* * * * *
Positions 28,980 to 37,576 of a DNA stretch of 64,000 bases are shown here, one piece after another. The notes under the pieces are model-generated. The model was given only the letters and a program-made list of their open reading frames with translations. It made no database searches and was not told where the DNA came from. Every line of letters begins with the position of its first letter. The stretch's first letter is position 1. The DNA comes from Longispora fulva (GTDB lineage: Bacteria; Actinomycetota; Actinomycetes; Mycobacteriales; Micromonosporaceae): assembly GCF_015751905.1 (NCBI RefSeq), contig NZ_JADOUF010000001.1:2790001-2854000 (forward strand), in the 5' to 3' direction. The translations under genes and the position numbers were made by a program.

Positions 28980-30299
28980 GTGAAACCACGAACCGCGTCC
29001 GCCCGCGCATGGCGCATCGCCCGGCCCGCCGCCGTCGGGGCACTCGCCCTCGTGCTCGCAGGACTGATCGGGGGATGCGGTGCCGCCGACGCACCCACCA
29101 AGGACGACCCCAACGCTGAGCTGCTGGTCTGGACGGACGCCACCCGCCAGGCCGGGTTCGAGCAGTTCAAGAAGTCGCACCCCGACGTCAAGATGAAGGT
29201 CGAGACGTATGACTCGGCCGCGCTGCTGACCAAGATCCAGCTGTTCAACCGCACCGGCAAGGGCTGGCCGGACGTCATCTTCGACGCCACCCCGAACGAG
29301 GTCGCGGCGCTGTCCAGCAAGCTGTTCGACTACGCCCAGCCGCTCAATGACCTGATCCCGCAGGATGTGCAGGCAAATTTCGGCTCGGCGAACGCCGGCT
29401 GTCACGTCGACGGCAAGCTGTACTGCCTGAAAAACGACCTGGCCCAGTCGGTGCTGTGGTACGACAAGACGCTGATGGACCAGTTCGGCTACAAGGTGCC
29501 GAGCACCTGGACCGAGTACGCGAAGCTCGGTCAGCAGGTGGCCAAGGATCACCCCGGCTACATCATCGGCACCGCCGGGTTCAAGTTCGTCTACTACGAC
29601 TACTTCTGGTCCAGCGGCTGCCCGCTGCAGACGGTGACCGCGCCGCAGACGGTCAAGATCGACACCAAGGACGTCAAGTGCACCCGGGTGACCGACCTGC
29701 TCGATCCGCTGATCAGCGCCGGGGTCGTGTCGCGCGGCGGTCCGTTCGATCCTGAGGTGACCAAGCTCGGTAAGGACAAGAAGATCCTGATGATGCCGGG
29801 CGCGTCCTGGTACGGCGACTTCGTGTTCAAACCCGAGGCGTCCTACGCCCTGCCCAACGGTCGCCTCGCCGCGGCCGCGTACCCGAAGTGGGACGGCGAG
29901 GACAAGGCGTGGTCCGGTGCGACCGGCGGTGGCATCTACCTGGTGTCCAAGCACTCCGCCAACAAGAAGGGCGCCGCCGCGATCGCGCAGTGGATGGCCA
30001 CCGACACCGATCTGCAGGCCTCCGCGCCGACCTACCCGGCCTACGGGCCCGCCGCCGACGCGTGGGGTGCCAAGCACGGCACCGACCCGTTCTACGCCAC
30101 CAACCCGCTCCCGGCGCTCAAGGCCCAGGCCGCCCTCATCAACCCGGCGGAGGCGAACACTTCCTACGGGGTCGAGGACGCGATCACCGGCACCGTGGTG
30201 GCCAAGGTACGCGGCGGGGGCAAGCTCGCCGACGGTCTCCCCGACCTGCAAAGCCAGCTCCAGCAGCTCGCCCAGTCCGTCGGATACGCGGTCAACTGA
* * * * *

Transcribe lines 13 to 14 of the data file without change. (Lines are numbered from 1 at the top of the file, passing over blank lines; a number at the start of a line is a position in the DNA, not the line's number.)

29901 GACAAGGCGTGGTCCGGTGCGACCGGCGGTGGCATCTACCTGGTGTCCAAGCACTCCGCCAACAAGAAGGGCGCCGCCGCGATCGCGCAGTGGATGGCCA
30001 CCGACACCGATCTGCAGGCCTCCGCGCCGACCTACCCGGCCTACGGGCCCGCCGCCGACGCGTGGGGTGCCAAGCACGGCACCGACCCGTTCTACGCCAC